Sabrina Lozada-Cabbage(1997- )

A female basketball player with curly hair with both of her arms in an overhead flexing position with her hair in a bun on top of her head, smiling and facing the camera. A basketball is between her right bicep and her right hand. On her jersey is “Puerto Rico 28” with the Nike symbol on the left side and the Puerto Rican flag on the right side.
Photo Credit: FIBA.Basketball

Sabrina Lozada-Cabbage was born in Twin Falls, Idaho on January 3rd, 1997 to Roddy Cabbage and Emma Lozada. Roddy and Emma met at Gallaudet University and now both currently work at the New Mexico School for the Deaf. Sabrina is the middle child of three. Her oldest brother, Henry, and youngest brother, Bailey, are also hearing. Growing up, the siblings were heavily involved in the deaf community with an emphasis on using ASL at home. In an interview with the New Haven Register, Sabrina recalled,

“It was my first language. I started when I was 6 months old, communicating with my parents. My older brother, he’s hearing but my parents said you need to sign to me and my younger brother.” She went on to discuss her experience growing up, stating, “We basically were raised in the deaf community and have a lot of deaf friends in Idaho. Both of my parents are teachers at the deaf schools in Idaho and in New Mexico so we’re always there for their events, basketball games, volleyball games, football games, or whatever they had going on.”

Sports have always played a big role in the Lozada-Cabbage family. At Gallaudet, Roddy played both soccer and football and then went on to be part of the bronze-medal U.S. Handball Team for the 1989 Deaflympics. According to the Elliott School of Communication at Wichita State University, Sabrina began playing basketball in sixth grade and never looked back. As a freshman at Santa Fe High she immediately started on varsity. As a sophomore, the team went to the Class 4A semifinals, and as a junior, her team won the state championship and she earned First-Team All-State.  Unfortunately, in the offseason between her junior and senior year, she injured her knee which caused her to miss her senior year. Thankfully Wichita State University honored its commitment to her despite her injury and she enrolled in the fall of 2015. Over the course of her four-year career at WSU, she played in 104 games, starting in over half of them. She averaged 6.2 points and 4.5 rebounds, improving every year. Her impact at WSU was not just felt on the court though, it was felt throughout the campus. As a freshman, she helped to facilitate a deaf awareness night at one of the basketball games, an event that has since continued.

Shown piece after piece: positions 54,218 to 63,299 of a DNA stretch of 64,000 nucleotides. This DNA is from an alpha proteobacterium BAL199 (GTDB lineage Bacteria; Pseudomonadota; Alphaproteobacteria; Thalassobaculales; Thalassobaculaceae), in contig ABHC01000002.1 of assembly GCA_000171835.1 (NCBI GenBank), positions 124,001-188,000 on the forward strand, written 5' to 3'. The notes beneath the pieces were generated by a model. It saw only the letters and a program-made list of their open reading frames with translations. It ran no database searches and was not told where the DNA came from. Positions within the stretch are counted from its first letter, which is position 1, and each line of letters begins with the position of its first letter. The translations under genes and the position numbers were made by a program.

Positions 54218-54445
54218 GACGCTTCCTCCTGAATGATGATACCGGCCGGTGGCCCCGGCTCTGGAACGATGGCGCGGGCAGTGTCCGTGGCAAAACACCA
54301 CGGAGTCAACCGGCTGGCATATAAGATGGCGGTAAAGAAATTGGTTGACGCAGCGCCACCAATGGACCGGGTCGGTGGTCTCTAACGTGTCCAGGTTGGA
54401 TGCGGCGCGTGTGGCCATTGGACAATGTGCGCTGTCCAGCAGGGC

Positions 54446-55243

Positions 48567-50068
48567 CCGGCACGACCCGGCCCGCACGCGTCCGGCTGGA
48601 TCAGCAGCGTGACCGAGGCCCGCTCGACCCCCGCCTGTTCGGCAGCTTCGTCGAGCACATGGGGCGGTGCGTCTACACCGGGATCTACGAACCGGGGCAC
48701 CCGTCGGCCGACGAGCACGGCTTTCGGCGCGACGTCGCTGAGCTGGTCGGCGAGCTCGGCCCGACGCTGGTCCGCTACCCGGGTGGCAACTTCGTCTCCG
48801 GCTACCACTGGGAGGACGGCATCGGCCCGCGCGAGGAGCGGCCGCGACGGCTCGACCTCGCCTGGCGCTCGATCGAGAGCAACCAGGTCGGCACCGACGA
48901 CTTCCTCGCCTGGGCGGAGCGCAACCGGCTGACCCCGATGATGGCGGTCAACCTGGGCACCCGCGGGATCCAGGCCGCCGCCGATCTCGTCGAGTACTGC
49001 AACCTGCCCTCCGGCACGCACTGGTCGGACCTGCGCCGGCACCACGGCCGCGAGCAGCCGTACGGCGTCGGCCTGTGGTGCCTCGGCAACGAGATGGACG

Upon graduating with a sports management degree, Portugal’s Vitória Sport Clube signed her to a pro contract. During that season, Sabrina led the team in scoring until she sprained her ankle. Her success on the court led to her being asked to join the Puerto Rican national team. She was able to join the team because her grandparents were born and still reside in Puerto Rico. “They called me and I flew out, we played in Canada, so I don’t know how they found me or how they found out that I was Puerto Rican, but they did, and I’m glad they made the call, and I’m happy I took the opportunity,” said Lozada-Cabbage in an interview with KOB4, a New Mexican news station. Sabrina contributed to Puerto Rico’s run in the 2021 Olympics. While the team did not have the success that they set out for, Sabrina discussed the experience in an interview for the Santa Fe New Mexican, “This is amazing because it’s every athlete’s dream. And not just basketball, but any other sport. The Olympics are the biggest stage in the world.”

Moving forward Sabrina would like to continue her basketball career but once that is finished she would like to work with kids. “One of my dreams one day is to open a recreation center for children who want to be active and play sports, and I would also love to offer American Sign Language (ASL) classes for children and the general public so that in this way, it can help close the gap between deaf and hearing people so that everyone feels included,” she mentioned in an interview with El Volcero. Looking back on her life thus far, Sabrina stated to KOB4, “I’m not, you know, afraid to represent and say that I’m from New Mexico, I’m from Santa Fe, or that I am Puerto Rican and, you know, to represent my family. My parents are deaf so of course, I grew up a little differently than everybody else, so just being proud of everything that I am and everything that I stand for.” For more information about her Olympic experience check out her interview with the Daily Moth or check her out on Facebook or Instagram.